Combine outer and inner packaging material to safely ship lithium-ion batteries

In a previous blog, we answered the question ‘what packaging should I use to ship lithium-ion batteries?’ To summarize: this cannot be described in a general manner since there are three main factors that determine your lithium-ion battery packaging. There is, however, one requirement that is common and ubiquitous — regardless of the mode of transport, weight, and state of your LiB. In this blog, we describe this requirement. And how to meet it, of course. Hint: it has something to do with combining inner and outer packaging.  

The danger of lithium-ion batteries

One of the greatest dangers of lithium-ion batteries is that they can catch fire due to a short circuit. In case of a short circuit, the battery heats up from its own energy content and eventually catches fire. More specifically, a short circuit is a result of the battery terminals coming into contact with other batteries, metal objects, or conductive surfaces. Terminals can also reorient with short circuits as a result.

One common UN packaging requirement to ship lithium-ion batteries therefore is that your battery has to be protected from short circuit. You can do so by combining the right outer and inner packaging. In this process, the inner packaging is most important, since it can prevent batteries from shifting or coming into contact with each other.

Inner packaging to the rescue

According to The International Air Transport Association’s (IATA) Lithium Battery Guidance Document, there are several inner packaging protections you can have in place to prevent your battery from short circuit:

  1. Separating your lithium-ion batteries by containing them in fully enclosed inner packagings made of non-conductive material, such as a plastic bags;
  2. Preventing battery movement inside the packaging — and therefore shifting, which could loosen terminal caps or reorient the terminals to produce short circuits — by:
    1. Cushioning the battery
    2. Installing fixation points that bolt the battery to the base of the box or crate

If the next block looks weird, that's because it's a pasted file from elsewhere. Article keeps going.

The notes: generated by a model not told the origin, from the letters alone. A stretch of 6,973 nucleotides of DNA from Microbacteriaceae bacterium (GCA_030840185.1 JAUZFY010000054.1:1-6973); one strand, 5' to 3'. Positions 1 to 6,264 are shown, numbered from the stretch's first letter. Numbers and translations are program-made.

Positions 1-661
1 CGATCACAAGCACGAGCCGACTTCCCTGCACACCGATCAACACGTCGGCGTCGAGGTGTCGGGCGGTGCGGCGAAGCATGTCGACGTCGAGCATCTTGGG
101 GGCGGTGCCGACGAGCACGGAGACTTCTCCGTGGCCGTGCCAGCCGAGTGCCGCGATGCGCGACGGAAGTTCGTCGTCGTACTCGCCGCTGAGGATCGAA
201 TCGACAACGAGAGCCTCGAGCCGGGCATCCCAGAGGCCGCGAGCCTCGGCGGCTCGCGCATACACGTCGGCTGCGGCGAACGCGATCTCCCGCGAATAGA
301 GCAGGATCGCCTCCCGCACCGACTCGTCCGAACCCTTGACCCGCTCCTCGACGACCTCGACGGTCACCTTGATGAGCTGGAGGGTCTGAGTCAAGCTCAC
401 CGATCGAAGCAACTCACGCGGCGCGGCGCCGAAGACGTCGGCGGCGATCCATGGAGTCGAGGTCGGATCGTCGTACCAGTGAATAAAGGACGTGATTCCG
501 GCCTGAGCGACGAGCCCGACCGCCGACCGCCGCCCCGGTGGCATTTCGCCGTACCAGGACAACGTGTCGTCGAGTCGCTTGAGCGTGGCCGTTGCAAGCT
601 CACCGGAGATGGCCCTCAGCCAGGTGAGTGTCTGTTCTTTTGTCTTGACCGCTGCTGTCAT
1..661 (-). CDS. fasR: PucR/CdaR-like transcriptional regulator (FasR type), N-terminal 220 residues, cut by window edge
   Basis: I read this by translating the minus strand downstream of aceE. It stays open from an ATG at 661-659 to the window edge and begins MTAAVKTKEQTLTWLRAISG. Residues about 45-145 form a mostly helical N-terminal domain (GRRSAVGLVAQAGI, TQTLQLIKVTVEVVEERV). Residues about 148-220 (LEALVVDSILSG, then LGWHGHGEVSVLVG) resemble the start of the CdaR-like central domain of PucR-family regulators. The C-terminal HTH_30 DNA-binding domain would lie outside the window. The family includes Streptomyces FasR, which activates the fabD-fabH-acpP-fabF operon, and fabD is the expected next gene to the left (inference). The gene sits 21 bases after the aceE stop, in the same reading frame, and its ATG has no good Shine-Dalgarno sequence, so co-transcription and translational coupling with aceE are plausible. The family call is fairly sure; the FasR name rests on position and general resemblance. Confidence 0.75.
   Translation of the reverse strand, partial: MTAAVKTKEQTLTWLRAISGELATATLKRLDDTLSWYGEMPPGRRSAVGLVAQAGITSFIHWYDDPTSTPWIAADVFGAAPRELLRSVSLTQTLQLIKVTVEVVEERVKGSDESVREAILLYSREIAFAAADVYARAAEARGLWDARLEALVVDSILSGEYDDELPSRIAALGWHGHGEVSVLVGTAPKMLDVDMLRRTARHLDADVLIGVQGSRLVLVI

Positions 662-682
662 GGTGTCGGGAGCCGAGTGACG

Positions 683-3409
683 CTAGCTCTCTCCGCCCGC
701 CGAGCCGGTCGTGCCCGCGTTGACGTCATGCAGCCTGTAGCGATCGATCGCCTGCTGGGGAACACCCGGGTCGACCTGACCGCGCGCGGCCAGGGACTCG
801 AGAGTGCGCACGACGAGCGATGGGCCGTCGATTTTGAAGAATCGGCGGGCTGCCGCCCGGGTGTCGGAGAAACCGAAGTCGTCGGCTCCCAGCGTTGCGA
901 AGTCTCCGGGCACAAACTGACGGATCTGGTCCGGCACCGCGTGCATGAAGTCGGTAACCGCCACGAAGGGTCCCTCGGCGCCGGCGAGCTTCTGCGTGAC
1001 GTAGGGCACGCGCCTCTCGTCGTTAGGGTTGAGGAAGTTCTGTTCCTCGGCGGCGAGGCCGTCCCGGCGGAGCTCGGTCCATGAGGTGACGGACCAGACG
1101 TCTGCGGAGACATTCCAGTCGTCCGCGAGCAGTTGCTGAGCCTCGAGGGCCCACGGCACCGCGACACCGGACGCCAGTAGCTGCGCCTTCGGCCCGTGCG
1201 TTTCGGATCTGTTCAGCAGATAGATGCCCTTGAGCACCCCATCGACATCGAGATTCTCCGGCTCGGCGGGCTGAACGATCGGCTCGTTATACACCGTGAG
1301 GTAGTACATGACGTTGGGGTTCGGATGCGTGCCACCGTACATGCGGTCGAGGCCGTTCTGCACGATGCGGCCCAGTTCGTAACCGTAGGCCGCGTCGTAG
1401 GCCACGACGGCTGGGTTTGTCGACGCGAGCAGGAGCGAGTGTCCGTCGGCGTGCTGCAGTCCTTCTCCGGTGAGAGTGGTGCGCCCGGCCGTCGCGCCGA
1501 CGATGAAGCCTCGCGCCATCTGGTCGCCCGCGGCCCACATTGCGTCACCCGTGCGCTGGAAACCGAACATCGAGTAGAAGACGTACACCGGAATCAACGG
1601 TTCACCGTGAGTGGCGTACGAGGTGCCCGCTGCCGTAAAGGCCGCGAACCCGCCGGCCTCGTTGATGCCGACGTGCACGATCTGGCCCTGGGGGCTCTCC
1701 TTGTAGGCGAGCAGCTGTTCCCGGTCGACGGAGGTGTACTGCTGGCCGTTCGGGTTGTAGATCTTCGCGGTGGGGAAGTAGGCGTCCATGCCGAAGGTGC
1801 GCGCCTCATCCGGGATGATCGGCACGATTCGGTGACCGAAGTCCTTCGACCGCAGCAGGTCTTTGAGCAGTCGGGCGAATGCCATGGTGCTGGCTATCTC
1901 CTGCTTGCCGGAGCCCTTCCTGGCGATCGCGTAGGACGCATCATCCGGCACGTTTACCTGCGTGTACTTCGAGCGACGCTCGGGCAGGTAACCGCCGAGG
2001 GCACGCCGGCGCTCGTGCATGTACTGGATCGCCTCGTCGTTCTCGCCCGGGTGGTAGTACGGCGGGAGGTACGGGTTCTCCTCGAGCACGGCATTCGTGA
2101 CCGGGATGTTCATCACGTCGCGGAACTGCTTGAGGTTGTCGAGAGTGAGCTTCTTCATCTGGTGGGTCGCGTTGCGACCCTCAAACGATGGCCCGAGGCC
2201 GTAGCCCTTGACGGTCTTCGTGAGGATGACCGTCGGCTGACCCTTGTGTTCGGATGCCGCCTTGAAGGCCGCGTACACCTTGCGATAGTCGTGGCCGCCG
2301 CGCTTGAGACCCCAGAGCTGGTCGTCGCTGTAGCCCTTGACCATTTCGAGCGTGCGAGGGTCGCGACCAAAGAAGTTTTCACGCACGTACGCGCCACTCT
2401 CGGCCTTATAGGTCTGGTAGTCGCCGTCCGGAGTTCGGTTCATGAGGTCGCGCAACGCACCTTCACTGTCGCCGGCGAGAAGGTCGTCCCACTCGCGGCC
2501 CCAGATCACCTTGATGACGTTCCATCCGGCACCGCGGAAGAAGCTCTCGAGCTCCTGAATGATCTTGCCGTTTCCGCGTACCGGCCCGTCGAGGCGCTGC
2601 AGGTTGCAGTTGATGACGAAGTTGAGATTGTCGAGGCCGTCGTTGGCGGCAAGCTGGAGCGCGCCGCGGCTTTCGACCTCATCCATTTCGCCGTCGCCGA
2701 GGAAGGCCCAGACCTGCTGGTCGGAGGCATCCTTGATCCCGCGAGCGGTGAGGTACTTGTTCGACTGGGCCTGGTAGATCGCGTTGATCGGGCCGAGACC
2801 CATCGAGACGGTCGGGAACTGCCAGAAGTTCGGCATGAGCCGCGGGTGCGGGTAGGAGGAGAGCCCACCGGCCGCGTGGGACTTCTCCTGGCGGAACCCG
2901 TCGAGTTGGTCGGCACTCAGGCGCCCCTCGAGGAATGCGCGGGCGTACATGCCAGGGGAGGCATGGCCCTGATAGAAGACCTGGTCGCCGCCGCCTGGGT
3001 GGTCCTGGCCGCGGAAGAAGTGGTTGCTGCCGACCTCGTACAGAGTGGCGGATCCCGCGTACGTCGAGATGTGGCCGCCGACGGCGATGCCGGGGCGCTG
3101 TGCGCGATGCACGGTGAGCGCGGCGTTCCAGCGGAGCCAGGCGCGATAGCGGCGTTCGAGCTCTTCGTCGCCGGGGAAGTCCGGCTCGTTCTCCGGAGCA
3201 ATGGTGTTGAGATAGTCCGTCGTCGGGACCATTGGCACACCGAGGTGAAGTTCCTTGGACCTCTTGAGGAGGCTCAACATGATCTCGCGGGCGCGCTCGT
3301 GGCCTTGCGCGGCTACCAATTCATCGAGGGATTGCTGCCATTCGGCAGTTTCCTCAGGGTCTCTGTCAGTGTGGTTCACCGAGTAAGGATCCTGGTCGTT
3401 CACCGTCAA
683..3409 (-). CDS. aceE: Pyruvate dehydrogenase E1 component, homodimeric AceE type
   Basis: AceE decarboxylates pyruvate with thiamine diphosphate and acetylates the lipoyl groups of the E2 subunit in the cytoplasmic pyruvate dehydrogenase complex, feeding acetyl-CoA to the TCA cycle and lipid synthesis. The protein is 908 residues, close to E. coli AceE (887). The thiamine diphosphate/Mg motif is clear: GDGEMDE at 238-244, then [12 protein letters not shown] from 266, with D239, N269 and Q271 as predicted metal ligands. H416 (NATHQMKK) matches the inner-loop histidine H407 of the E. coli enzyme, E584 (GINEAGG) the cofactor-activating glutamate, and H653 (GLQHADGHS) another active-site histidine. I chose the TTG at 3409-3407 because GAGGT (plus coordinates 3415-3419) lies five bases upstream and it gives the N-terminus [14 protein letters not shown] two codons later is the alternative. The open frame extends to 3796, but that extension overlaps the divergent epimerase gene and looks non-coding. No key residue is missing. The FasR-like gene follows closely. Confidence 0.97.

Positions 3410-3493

3. Loading securing straps that attach the battery to a pallet
    4. Applying wooden attachments to the base and lid of the box or crate to create a fixation of the battery
  3. Ensuring exposed terminals or connectors are protected with non-conductive caps, non-conductive tape, or by other appropriate means.

Despite short circuit protection measurements, a battery can still catch fire. To deal with this worst case scenario as compliantly as possible, your packaging should be designed to limit the effects of fire. When we look at inner packaging, these protections mostly come in the form of fire suppressing material.

The topic of developing fire suppressing packaging is especially interesting because of the detailed fire and load test that’s involved. One of our next blog posts will cover that topic. If you want to get updated when new articles — like the one about the fire and load test — get published, please subscribe to our blog updates in the top right corner of this page.

Let’s now look at an example of combined inner and outer packaging for LiBs.

Example of combining inner and outer packaging for lithium-ion batteries  

As we described in a previous blog, damaged batteries add very tough, unique requirements to fire safety during transport. An example of how to deal with these strict requirements is a damaged lithium-ion battery packaging we developed for a customer. We created a sophisticated steel container with a built in fire suppression system, liquid spill tray, and fixation points. The inner packaging is made from steel and Kevlar aramid. The intricate internal design allows pressure release without any flame penetration. Even if the battery were to ignite in the box, the temperature on the surface will stay at an acceptable level.

XLS_Skugga.jpg

Figure 1: the box is Dangerous Goods Packing Group I certified, with the possibility to load 1,400 kg

You can also read this customer case to see how we helped a customer with organizing the shipment and return of lithium ion batteries to various distribution points on a global level. A main requirement from the customer was to be provided with safe distribution of their replacement batteries, but also the ability to switch the old battery with the replacement and send it back in the same box.

Take a look to see how we reduced this customer's cost of logistics with an efficient and compliant Lithium Ion Battery packaging solution — download the free case here:

 

Customer Case Lithium-ion Battery

Topics: dangerous goods packaging, lithium-ion battery

Published by Guilherme Ueda on Sep 7, 2017, 8:28:47 AM